“Retirees often find their homes become places for family to come together and reconnect, particularly during holidays or summer vacations.”
If your housing needs have changed or are about to change, meet with a local real estate professional in your area who can help with deciding your next step.
For more information, please contact The Olear Team today!
A recent study by Edelman Berland revealed that of homeowners who are contemplating selling their house in the near future 33 percent plan to scale down. Let’s look at a few reasons why that would make sense to many Americans.
In a recent blog post, Dave Ramsey, the financial guru, discussed the advantages of selling your current house and downsizing into a smaller home that better serves your current needs, something we refer to as right-sizing. Ramsey explains three potential financial advantages to downsizing:
A smaller home means less space, but it also means less time, stress and money spent on upkeep
Let’s assume you save $500 a month on your mortgage payment. In 30 years, you could have an additional $1–1.6 million in the bank to get you through your golden years.
Use the proceeds from selling your current home to pay cash for a smaller one. Just imagine what you could do with no mortgage holding you down. If you can’t pay cash, aim for a 15-year fixed rate mortgage and put at least 10–20 percent down on your new home. Apply the $500 you saved from downsizing to your new monthly payment. At 3 percent interest, you could pay off a $200,000 mortgage in less than 10.5 years, saving almost $16,000 in the process.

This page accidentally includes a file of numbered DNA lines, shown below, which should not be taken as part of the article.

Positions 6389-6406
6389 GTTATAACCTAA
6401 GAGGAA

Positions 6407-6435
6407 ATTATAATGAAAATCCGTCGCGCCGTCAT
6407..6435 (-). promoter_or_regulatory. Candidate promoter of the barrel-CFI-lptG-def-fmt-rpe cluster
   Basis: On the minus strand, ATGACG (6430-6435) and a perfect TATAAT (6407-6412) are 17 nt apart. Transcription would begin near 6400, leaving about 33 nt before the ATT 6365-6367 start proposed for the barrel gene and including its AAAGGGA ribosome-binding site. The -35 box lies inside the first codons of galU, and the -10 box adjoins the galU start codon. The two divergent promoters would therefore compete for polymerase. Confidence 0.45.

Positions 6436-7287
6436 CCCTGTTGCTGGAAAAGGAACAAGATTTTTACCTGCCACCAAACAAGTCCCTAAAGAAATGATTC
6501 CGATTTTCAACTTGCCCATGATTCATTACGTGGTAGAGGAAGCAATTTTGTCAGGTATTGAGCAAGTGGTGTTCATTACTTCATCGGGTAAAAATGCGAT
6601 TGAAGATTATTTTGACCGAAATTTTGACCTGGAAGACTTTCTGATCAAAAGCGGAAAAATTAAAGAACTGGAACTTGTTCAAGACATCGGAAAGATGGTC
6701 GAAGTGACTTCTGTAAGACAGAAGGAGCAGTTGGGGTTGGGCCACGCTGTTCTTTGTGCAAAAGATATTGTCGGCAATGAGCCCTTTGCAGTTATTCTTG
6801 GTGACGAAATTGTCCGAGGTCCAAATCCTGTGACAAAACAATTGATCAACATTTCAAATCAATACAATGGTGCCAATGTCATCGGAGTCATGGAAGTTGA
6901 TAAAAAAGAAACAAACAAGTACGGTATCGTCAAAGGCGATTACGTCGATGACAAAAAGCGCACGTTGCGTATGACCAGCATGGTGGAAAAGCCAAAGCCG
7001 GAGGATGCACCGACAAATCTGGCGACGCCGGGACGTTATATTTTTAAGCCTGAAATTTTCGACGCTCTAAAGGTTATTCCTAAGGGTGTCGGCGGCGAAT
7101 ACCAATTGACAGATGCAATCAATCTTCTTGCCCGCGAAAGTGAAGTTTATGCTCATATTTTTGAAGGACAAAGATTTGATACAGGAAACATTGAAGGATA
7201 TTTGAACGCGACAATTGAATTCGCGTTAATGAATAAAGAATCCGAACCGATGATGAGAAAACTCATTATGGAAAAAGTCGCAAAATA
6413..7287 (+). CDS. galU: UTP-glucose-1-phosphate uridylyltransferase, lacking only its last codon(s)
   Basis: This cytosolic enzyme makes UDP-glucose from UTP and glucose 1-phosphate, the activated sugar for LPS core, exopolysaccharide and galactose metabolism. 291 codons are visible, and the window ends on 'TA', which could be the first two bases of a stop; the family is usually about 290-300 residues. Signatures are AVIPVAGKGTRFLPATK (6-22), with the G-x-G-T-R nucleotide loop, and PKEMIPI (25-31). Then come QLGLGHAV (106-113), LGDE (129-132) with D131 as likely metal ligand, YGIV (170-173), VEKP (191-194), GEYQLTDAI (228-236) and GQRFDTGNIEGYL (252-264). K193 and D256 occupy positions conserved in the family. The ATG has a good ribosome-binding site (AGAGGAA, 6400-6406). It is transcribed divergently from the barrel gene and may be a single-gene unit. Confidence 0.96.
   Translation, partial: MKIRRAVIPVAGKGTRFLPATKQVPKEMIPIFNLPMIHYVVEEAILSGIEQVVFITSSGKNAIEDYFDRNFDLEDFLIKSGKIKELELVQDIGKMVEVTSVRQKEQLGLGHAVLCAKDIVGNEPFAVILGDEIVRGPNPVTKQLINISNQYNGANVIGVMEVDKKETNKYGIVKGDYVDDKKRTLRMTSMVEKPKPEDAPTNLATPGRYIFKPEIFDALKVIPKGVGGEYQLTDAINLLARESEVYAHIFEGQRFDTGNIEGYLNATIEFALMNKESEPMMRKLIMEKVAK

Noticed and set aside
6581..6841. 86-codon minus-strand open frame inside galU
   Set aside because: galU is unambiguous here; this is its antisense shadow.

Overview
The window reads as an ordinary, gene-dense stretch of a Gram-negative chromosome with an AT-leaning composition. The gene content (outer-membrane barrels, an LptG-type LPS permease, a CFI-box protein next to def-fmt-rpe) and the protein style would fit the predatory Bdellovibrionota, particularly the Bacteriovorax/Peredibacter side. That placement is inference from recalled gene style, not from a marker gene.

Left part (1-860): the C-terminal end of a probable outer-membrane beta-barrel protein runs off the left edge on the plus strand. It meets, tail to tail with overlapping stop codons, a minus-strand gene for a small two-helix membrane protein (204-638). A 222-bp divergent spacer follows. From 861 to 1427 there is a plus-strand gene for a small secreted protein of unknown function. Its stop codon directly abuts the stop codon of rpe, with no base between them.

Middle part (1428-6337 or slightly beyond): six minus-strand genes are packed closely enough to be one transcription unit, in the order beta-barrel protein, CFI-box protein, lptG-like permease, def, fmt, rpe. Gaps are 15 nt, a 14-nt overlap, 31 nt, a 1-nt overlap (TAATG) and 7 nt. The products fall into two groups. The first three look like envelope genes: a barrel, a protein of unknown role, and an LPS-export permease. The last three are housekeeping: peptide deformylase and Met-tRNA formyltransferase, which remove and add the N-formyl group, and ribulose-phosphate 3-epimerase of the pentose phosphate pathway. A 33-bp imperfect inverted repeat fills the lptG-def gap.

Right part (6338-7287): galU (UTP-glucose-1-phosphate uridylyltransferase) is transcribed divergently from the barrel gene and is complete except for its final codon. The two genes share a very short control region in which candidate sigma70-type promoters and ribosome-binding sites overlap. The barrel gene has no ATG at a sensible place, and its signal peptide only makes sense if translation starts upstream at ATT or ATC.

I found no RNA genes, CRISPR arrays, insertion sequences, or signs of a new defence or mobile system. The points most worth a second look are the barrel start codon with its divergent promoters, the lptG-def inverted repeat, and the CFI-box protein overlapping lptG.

Realtor.com also addressed downsizing in a recent article. They suggest you ask yourself some questions before deciding if downsizing is right for you and your family. Here are two of their questions followed by their answers (in italics) and some additional information that could help.
Q: What kind of lifestyle do I want after I downsize?
A: “For some folks, it’s a matter of living a simpler life focused on family. Some might want to cross off travel destinations on their bucket lists. Some might want a low-maintenance community with high-end upgrades and social events. Decide what you want to achieve from your move first, and you’ll be able to better narrow down your housing options.”
Comments: Many homeowners are taking the profit from the sale of their current home and splitting it to put down payments on a smaller home in their current location and a vacation/retirement home where they plan to live when they retire. This allows them to lock in the home price and mortgage interest rate at today’s values. This makes sense financially as both home prices and interest rates are projected to rise.
Q: Have I built up enough equity in my current home to make a profit?
A: “For most homeowners, the answer is yes. This is if they’ve held on to their properties long enough to have positive equity that will be sizable enough to put a large down payment on their next home.”
Comments: A recent study by Fannie Mae revealed that only 37 percent of Americans believe they have significant equity (> 20 percent) in their current home. In actually, 69 percent have greater than 20 percent equity. That equity could enable you to build a life you have always dreamt about.
If you are debating downsizing your home and want to evaluate the options you currently have, meet with a real estate professional in your area who can help guide you through the process. For more information, please contact The Olear Team today!